Failing to Treat Your Protectable Information Like a “Secret” May Preclude Trade Secret Protection

In the linked blog post below, Howard & Howard‘s Mike Braun explains a recent decision where a court denied an employer’s request for a preliminary injunction against the company’s former President and its IT manager who took flash drives with company information (containing the company’s vendors and suppliers list, sales data, pricing and cost information, and profit margins), then went to work for a competitor.

The Court found that the employer failed to take adequate steps to protect its supposed trade secrets and was therefore not entitled to protection under the law.  According to Braun, the case acts as “a virtual checklist of the steps a company should consider if it wants its important information to be treated as a trade secret.”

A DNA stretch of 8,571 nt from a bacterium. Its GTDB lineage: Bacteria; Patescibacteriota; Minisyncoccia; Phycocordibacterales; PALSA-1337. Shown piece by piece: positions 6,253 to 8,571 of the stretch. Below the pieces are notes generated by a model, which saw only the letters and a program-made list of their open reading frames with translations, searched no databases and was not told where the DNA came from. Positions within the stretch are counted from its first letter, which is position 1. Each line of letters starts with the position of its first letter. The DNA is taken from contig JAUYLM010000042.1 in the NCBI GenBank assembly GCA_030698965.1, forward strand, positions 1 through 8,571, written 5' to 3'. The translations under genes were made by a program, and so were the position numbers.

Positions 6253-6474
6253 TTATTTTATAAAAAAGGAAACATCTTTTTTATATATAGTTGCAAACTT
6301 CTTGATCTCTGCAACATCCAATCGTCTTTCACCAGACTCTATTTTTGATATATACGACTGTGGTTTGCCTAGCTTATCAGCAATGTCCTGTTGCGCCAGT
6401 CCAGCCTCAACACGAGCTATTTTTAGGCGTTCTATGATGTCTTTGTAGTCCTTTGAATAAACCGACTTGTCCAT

As this article suggests, if you want others to treat your information as a trade secret, you have to treat it like a trade secret, by:

  1. Using a confidentiality agreement;
  2. Clearly identify confidential information;
  3. Train your employees to treat the information as confidential;
  4. Restrict access to confidential information; and
  5. Address confidential information when employees terminate employment

When Is a Trade Secret Not a Trade Secret? When You Don’t Protect It Like One



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